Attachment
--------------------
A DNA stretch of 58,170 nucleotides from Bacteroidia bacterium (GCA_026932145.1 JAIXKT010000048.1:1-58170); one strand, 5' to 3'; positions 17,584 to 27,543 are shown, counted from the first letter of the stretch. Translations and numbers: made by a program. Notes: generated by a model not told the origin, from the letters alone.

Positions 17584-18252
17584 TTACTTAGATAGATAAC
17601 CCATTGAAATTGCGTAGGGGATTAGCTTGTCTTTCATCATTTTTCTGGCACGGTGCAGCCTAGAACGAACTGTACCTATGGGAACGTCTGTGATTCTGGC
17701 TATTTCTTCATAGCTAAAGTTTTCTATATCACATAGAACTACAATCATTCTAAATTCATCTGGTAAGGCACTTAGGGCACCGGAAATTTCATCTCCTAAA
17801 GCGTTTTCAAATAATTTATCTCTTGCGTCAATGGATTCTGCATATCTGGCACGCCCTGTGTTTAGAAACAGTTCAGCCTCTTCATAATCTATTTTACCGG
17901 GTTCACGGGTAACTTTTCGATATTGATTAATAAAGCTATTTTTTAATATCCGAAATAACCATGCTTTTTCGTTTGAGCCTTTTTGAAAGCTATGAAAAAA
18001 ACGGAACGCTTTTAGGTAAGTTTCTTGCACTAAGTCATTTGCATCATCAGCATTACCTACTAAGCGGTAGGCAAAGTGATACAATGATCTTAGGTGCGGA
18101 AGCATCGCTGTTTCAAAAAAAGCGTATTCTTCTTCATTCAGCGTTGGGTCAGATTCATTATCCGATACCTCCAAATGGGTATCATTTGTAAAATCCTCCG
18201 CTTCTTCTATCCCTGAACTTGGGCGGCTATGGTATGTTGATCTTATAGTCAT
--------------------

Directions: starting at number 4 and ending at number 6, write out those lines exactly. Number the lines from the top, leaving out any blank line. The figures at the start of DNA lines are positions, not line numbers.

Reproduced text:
17601 CCATTGAAATTGCGTAGGGGATTAGCTTGTCTTTCATCATTTTTCTGGCACGGTGCAGCCTAGAACGAACTGTACCTATGGGAACGTCTGTGATTCTGGC
17701 TATTTCTTCATAGCTAAAGTTTTCTATATCACATAGAACTACAATCATTCTAAATTCATCTGGTAAGGCACTTAGGGCACCGGAAATTTCATCTCCTAAA
17801 GCGTTTTCAAATAATTTATCTCTTGCGTCAATGGATTCTGCATATCTGGCACGCCCTGTGTTTAGAAACAGTTCAGCCTCTTCATAATCTATTTTACCGG